Before heading over to Russia, I’d received warnings that bears and wolves stalked the ice. Planning how to fend off an attack was my initial response. “Would a bear take any notice if I started beating it with one of my hiking boots?” Unlikely.

Running fast seemed like a better option. I’m 48, but keep myself very fit. The reasoning in my mind was that maybe a dash across the ice, heading away from the bear would work. Ultimately, there was no need to test my theory as the bears were still hibernating.

Wolves are a different prospect, as I discovered.

Day 8. Clouds gather and darkness spreads. Nightfall shifts across the land. I’m trudging through deep now, my legs tired and my glutes a raging inferno. Soon it will be time to pitch my tent and cook up another evening meal.

Something catches my eye. A movement to my left.

Blurred shapes bounced and raced across the ice. At first, I assumed they were children from a nearby village, but soon realized the nearest habitation was about 8km (5 miles) away.

It was at this point I decided to move away from the loping shapes. As I moved off sounds rolled across the ice. I’ve seen wolves up close, but only in the zoo, and heard their bark-growl. A sense of urgency insisted that I move faster. Run, whilst dragging a 60Kg pulka.

After a while, I paused and looked back over my shoulder. The bounding figures were moving off in the opposite direction. They had no interest in me.

Meeting some of Baikal’s wildest inhabitants would have been a truly amazing experience. But I’m happy to keep those with very pointy teeth at a good distance.

And The Trials Kept On Coming

Lake Baikal is a beautiful and harsh mistress. Her icy embrace is a warning, one we would do well to heed.

I saw wolves, traveled nearly the full distance carrying ankle injuries and experienced the searing jabs of food poisoning. Yet there was more.

Temperatures of -20C (-4F), driven lower by the Siberian wind chill are a constant reminder that the extremities should always be protected. At times I was a little slow to heed that warning and paid a price…

Frostbitten thumb

At night the ice creaked and groaned, fractured as the immense plates pressed against one another. Periodically the ice would shift underfoot and sending me crashing to the ground, waiting for the plate to flip me over into the frigid waters.

Luck favored me. I remained dry for the entire journey.

Heat, or the contrast between hot and cold, was another unwelcome companion. During the day the sun climbed, beat down and forced me to remove layers of clothing in order to prevent overheating. Then nature spun the wheel, clouds gathered and the deep chill returned.

Clothes were quickly pulled on, but the cold had already found its way deep into my muscles. For a while, until my legs were once again warm, I shambled unsteadily over the ice.

Do You Want to Hike Lake Baikal?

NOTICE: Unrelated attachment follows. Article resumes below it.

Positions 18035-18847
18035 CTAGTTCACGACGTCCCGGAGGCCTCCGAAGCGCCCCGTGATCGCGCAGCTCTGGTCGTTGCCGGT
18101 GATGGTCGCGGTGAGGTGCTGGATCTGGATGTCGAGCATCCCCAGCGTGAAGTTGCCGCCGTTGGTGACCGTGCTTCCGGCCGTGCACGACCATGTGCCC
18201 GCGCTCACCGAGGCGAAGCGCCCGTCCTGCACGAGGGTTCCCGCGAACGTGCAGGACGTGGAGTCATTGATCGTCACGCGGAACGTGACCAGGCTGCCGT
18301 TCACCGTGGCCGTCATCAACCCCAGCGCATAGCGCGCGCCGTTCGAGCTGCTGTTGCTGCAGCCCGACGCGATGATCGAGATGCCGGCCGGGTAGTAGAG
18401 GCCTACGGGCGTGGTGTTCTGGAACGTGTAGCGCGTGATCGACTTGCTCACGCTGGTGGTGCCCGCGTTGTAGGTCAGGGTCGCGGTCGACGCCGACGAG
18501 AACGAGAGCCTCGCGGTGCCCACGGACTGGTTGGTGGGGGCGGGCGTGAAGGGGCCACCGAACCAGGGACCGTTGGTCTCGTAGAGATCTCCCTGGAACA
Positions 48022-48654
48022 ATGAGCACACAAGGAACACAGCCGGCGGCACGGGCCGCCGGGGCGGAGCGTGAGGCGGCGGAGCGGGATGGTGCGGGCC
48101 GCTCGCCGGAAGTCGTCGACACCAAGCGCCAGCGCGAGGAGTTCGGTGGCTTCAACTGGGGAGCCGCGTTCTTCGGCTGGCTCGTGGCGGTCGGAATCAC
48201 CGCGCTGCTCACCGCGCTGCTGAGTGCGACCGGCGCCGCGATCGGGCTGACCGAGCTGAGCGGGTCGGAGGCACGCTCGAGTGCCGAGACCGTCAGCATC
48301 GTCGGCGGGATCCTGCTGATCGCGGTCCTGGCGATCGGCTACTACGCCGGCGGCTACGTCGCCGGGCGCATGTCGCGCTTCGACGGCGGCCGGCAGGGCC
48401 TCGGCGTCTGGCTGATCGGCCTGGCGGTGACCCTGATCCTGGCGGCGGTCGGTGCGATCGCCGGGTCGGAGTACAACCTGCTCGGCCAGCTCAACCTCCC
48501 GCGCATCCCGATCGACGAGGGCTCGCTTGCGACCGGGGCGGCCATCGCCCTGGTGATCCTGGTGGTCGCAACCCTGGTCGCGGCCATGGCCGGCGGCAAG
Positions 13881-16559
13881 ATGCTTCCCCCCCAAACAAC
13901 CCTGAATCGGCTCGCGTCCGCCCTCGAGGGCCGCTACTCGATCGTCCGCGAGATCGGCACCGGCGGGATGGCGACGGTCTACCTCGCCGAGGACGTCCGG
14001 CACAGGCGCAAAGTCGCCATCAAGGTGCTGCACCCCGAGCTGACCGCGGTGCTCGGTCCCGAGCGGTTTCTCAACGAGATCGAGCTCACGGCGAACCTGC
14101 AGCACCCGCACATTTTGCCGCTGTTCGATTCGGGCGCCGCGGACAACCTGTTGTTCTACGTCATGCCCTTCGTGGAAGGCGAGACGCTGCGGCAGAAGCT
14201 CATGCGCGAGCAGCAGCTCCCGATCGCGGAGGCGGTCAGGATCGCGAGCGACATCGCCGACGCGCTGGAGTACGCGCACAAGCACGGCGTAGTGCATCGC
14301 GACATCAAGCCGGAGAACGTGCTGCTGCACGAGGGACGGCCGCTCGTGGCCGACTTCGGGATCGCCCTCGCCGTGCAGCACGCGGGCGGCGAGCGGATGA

Don’t let my story put you off attempting the 400 mile traverse. Lake Baikal is a place of mystery and beauty. Danger and thrills await intrepid hikers and explorers.

As a destination, I can wholeheartedly recommend Lake Baikal although I would give you one word of warning: seek guidance before you set off.

About the Author

James Redden is a former soldier in the British Army who now owns a technology company. In his spare time he travels to the most extreme and arduous destinations on the plane with the he aim to raise awareness and funds for mental health charities. When not working in IT, traveling and giving public talks James can be found working on his new hiking and outdoor gear review website TrekSumo.

The author provided the photos for this post.

A List of Posts about Vandwelling, Camping, Boondocking, and Living Nomadically from the Rubber Tramp Artist Archives

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It’s a tough time to be a nomad because we’re all grounded right about now.

Where are you hunkered down during the COVID-19 pandemic?

If we’re not hunkered down at our home base, we may be staying with friends or family members. Some of us may be self-isolating in a still-open campground or while boondocking on public land. In any case, we’re not out and about as much, not able to see new things or visit new places.

Cannon Beach on the Oregon coast

If you want to be productive while you practicing social distancing, I’ve compiled this list of Rubber Tramp Artist blog posts of particular interest to nomads, vandwellers, vagabonds, rubber tramps, RVers, drifters, and travelers of all kinds. You can use these posts to learn about everything from safety on the road and how to prepare for disasters to how to deal when the weather is bad and how to train your canine companion for life on the road. Especially if you are just beginning your nomadic journey, these posts can help you prepare for a nomadic life.

So here we go. Browse this list to find posts you missed and posts you want to revisit so you’ll be ready when it’s time to get back on the road. (I’ll also include some photos from my travels for your viewing pleasure.)

Mountain, southern New Mexico

If you don’t understand what all the fuss is about with this coronovirus and COVID-19, check out the post Living Nomadically in the Time of COVID-19 for information about what the pandemic we are currently experiencing means to individuals and to all of us.